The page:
Synopsis: Dr. Mark Steele (Lon Chaney, Jr.) is a neurologist who uses hypnotism to cure clients of their deepest psychological traumas. In the opening scene, we see Dr. Steele cure a young woman who has been mute since a recent car crash. The girl’s parents are amazed that Steele can identify the psychological root of the problem so quickly. Steele finds his work deeply satisfying; he is a wealthy and respected man, and clearly the top practitioner in his field.
Yet for all his success on the job, Steele is miserable at home. His wife Maria (Ramsay Ames) makes no attempt to hide the fact that she is cheating on him: he confronts her after she returns home at 3 am, only to have her laugh in his face. She tells him that she enjoys the money and prestige that comes with being a famous doctor’s wife, and for this reason will never consent to a divorce.
Adding to Dr. Steele’s unhappiness is the fact that he is in love with his devoted assistant, Stella (Patricia Morison). He has kept his passion for her a secret, but the next day, Steele can’t help himself. He gives Stella the old “let’s stop pretending” speech, and though she indicates that she feels the same way, the fact that he is married makes any relationship between them impossible.
Arriving home on Friday evening, Steele finds that his wife is gone, having told the servants that she will be away for the entire weekend.
For Steele, this is the last straw. He gets into his car and drives around, trying to find her. He awakens in his office on Monday morning, with no recollection of what transpired in the intervening time.
When Stella arrives she commiserates with him and he begins to feel better, but soon word reaches Dr. Steele that his wife has been brutally murdered.
His wife’s lover, Robert Duval (David Bruce), is charged with the crime and eventually sentenced to die in the electric chair. But police detective Gregg (J. Carrol Naish) is convinced that Steele is the real culprit. And when Steele finds a button from his own suit coat at the murder scene, he realizes that the detective must be right….
Comments: Ever have one of those Friday afternoons where you hear some upsetting news, so you get in your car and drive around, and you hear your evil wife laughing at you and see a blurry montage of dark streets and stoplights shifting around on the road ahead, and you wake up on Monday morning at your office, with no recollection of how you got there or what happened during the last few days?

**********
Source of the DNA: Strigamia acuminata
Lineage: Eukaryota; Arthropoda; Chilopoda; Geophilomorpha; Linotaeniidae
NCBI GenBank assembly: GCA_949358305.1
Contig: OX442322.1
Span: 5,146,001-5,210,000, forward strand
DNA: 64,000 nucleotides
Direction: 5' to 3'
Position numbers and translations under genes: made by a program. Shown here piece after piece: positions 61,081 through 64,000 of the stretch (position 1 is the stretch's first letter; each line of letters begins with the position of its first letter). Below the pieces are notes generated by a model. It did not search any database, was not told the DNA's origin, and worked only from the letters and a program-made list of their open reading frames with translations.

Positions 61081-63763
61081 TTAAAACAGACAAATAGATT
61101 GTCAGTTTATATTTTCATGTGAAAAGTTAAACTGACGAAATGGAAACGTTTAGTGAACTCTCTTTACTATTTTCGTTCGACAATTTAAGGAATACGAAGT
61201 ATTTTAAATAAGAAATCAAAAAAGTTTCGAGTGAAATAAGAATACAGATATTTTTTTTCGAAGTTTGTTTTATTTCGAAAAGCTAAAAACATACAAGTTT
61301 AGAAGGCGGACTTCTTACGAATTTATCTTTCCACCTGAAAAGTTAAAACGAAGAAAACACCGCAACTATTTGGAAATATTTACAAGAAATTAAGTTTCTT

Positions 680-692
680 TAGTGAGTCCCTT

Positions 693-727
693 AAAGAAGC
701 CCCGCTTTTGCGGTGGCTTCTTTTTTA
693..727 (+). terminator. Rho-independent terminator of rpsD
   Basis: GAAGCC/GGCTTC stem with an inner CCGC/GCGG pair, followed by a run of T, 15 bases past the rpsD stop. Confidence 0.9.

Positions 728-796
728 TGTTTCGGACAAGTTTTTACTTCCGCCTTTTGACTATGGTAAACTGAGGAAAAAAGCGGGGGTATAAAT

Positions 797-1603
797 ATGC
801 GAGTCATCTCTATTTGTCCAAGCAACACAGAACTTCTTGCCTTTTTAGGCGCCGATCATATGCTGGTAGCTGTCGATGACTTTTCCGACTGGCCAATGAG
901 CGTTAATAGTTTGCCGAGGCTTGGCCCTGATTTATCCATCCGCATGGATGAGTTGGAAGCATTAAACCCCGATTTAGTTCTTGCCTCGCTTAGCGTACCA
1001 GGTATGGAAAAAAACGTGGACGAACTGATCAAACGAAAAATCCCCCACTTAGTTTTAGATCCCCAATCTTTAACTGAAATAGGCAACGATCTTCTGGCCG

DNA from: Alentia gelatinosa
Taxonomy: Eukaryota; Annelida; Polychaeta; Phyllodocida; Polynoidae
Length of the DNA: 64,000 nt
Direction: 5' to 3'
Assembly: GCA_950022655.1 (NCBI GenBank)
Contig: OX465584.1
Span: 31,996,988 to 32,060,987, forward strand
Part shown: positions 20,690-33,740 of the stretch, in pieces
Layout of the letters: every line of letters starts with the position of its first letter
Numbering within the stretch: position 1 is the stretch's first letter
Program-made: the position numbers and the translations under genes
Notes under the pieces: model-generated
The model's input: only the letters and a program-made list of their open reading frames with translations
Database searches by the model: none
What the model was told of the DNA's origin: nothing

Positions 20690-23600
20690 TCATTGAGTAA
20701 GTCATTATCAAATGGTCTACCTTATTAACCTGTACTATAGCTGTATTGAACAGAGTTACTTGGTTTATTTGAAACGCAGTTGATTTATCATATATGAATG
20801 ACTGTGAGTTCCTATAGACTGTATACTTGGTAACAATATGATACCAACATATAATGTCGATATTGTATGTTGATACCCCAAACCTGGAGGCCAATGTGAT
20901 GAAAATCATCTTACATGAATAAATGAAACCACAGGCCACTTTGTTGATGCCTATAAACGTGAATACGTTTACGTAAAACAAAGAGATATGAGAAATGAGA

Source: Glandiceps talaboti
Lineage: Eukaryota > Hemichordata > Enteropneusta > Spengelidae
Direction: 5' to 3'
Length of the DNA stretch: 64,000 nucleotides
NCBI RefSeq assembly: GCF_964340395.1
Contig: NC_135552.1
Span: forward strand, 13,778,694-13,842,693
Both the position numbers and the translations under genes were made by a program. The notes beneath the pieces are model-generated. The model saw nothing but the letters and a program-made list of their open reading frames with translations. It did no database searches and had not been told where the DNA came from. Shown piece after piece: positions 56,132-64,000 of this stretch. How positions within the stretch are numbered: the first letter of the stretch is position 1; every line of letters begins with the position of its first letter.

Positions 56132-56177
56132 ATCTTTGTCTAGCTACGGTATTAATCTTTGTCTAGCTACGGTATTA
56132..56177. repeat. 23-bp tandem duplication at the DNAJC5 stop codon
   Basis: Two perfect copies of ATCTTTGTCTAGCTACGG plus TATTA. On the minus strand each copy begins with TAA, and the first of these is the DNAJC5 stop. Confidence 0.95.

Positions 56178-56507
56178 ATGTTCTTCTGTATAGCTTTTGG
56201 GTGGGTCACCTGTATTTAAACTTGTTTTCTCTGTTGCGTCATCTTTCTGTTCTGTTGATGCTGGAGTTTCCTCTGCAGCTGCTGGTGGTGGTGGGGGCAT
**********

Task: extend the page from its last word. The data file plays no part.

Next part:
For me, that’s just a typical weekend. But it’s a first-time occurance for Lon Chaney, Jr. in Calling Doctor Death, the second Inner Sanctum Mystery to be screened on Horror Incorporated.
Chaney’s Dr. Steele is very similar to Alex Gregor, the morose mentalist we met in The Frozen Ghost. And in many ways the movies themselves are quite similar: in both films he is involved with beautiful women much younger than himself. In both films everyone — including the protagonist — is convinced that he must have committed a brutal murder during a blackout.
And unfortunately, both films end up feeling padded with redundant scenes, in spite of their brief running times.
Thus we have Inspector Gregg wandering in repeatedly to remind Steele that his guilty conscience is going to betray him — yes, it will — any time now! The guy does everything but quote Dostoyevsky at him (Gregg even appears in Steele’s home, presumably without a warrant, though of course this was 1943).
But the biggest flaw in Calling Doctor Death is the device of Dr. Steele’s lost weekend — it doesn’t make a lot of sense, since he hadn’t been drinking, didn’t suffer any trauma, and had no history of such episodes. The screenwriters might have been better off revealing that Steele is suffering from a post-hypnotic suggestion to block the weekend’s events, which would have been a clever way to lead us to the real culprit in the third act.
J. Carrol Naish seems to be enjoying himself here, channeling Edward G. Robinson as he chews the flavor out of every last line. Patricia Morison, alas, doesn’t get much of a chance to prove her acting chops, though pretending to be in love with Lon Chaney, Jr. must have been a stretch. Chaney himself has a part specifically tailored to his narrow acting range, and he carries the movie effortlessly.
Overall, Calling Doctor Death is the kind of mystery that would have been right at home as an episode of the old Alfred Hitchcock Presents program. That show’s 30-minute format would have tightened up the pace considerably. As it was, the Inner Sanctum Mysteries were really proto-television shows, their 65-minute running time the absolute minimum for theatrical release.
And like television programs, these mysteries were somewhat ephemeral. They were forgotten by the cast and crew almost as quickly as they were made, and presumably forgotten by the audience almost as quickly as they were seen. Just as you, gentle reader, will forget this post almost as quickly as you have read it.
No hypnotism required.